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Photoshop Elements 8 for Mac Essential Training highlights the important features of this comprehensive image editing application. Photographer Jan Kabili shows how to use Photoshop Elements 8, along with its companion program, Bridge CS4, to organize and edit photos, build projects like web galleries and photo collages, and share photos with family and friends. Jan dives deep into the application's editing tools, which rival those of the full product, Photoshop, in their ability to take snapshots and turn them into great photos. Exercise files accompany the course.
When you want a black and white photograph, it's best to shoot the photograph in color, and then convert it later to black and white in Elements Full Edit Workspace. That's because a color image has much more tonal information to work with, than does a grayscale image that comes straight out of the camera. I'm going to convert this color photo to black and white by going up to the Enhance menu in the Full Edit Workspace and choosing Convert to Black and White. That opens this big Convert to Black and White dialog box. I am going to click its Title bar and move it over to the right, so I can see a preview of the image over here, with the settings in this dialog box.
There's also a preview over here on the right side of the dialog box, labeled After, and this shows how the image will look with whatever settings are set down here at the bottom of the dialog box. And then there is also before a Before view, which shows the original color photo. In this dialog box, I would like to start with one of the Preset Styles. So, I'll usually go right up to the top of this menu and click on each style looking at the After view to see if I like the results.
I think, I'm going to start with the Newspaper preset, and then I'm going to tweak that preset to get just the result that I want in the black and white conversion. I can tweak the preset using the sliders over here in the Adjust Intensity area of the dialog box. There is a Red, Green and Blue slider, one for each of the three colors in this RGB Color mode image and then there is also a Contrast slider. If I move the Red slider to the right, keep your eye on the After image or on the preview over here and you'll see that the red parts of the image get lighter.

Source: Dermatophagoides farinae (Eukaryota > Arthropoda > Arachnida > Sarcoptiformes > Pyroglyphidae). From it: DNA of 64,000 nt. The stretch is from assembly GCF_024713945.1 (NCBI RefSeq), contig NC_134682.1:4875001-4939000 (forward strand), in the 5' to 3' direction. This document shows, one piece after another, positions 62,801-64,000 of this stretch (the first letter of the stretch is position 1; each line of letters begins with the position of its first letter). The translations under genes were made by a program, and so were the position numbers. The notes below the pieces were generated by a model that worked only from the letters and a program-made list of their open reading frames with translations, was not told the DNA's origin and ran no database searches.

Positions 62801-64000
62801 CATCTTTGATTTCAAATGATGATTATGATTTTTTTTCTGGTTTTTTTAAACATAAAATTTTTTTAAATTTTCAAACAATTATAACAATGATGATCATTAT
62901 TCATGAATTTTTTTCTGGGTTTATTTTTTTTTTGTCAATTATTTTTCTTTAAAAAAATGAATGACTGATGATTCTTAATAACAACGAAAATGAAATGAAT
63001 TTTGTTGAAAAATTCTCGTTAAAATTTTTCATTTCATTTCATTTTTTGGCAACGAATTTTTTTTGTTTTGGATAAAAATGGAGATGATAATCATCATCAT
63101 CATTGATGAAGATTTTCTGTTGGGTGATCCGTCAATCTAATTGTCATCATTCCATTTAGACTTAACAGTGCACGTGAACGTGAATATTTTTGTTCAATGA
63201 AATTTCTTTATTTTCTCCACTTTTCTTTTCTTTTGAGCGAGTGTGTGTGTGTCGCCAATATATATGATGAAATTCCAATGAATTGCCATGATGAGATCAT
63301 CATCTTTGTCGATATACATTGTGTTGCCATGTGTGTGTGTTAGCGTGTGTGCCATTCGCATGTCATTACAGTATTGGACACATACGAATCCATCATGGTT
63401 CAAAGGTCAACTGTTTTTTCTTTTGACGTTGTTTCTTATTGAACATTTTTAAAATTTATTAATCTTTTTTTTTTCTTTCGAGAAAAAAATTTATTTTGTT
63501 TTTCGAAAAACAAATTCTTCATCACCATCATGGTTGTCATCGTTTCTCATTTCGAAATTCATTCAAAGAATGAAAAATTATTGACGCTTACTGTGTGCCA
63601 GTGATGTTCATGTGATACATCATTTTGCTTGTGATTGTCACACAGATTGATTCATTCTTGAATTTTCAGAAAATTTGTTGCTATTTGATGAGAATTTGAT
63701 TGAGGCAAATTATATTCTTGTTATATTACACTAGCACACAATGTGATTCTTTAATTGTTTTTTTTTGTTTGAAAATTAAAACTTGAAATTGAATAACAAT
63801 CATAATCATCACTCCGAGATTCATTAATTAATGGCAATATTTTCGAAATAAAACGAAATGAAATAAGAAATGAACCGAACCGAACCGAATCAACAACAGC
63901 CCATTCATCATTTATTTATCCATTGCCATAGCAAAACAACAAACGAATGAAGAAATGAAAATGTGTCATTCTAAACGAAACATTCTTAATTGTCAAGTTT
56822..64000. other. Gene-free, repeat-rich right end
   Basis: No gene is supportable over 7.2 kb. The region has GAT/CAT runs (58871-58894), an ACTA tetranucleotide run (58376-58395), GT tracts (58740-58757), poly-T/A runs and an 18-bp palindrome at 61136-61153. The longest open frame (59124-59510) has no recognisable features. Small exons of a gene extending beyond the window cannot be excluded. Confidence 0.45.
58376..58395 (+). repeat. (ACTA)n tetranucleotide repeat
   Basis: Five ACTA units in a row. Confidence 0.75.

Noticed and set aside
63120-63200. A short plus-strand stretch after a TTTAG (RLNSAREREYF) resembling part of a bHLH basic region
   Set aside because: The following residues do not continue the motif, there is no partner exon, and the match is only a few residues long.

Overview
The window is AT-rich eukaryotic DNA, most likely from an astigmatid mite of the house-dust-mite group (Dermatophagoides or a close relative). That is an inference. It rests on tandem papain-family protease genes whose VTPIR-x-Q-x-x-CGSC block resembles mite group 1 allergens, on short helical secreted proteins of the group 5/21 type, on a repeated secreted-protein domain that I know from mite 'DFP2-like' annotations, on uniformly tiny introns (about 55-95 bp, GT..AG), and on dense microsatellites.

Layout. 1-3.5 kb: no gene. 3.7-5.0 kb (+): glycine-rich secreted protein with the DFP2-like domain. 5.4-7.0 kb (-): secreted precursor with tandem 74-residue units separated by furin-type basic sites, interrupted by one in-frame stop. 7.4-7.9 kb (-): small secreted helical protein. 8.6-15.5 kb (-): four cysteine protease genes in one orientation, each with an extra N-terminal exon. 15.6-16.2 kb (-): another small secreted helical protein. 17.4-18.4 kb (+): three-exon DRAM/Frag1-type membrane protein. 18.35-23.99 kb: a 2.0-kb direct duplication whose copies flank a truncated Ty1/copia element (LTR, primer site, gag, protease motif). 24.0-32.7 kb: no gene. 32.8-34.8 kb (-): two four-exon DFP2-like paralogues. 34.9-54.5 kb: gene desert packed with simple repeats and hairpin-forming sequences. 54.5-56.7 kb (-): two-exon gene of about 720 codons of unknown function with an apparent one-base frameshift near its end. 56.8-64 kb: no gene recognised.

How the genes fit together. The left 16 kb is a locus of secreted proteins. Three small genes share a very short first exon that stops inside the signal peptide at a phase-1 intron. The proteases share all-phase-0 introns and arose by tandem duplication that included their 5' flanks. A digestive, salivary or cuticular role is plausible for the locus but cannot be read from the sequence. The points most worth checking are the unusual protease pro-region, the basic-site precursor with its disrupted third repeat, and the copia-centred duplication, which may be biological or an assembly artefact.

Now that's way too much. So I'm going to take that back maybe to about there. There isn't much green in this image, so I'll skip that slider, but there's plenty of blue. If I drag the blue slider to the left, then the blue parts of the image get dark in the black and white conversion. I am actually going to drag that to the right, until I like the result. And finally, there is a Contrast slider. Dragging the Contrast slider to the right increases the Contrast, dragging to the left decreases Contrast.
As with most images, increasing Contrast a bit can make the image pop in the black and white conversion. So there is no right or wrong to these results, except that I try to keep detail in the bright areas, the dark areas and the mid tones. Notice that there's an Undo button here. If I click the Undo button, it takes me back just before the last thing that I did in this dialog box. So keep your eye on the Contrast slider. When I click this Undo button, you'll see the Contrast slider move, but all of the other sliders stay where they were. And then there's a Redo button, to move forward one step, like this.
To put the Contrast slider back. And there's also a Reset button. If I were to click that, and I'm not going to do that now, it would reset all of the sliders to their original positions. I can cancel out of the dialog box without making any change to the original color image, or if I'm happy with the black and white conversion, I'll click OK. And in the main Document Window, I see the image in black and white. I would save this image with a different filename, maybe I would call it floatsbw.jpg, so that I don't save over the original color image.
So, I like converting to black and white this way, rather than say, adding a Hue/Saturation Adjustment layer and just desaturating, because with this method, I get to decide exactly how the primary colors in the image are going to be converted to black and white.
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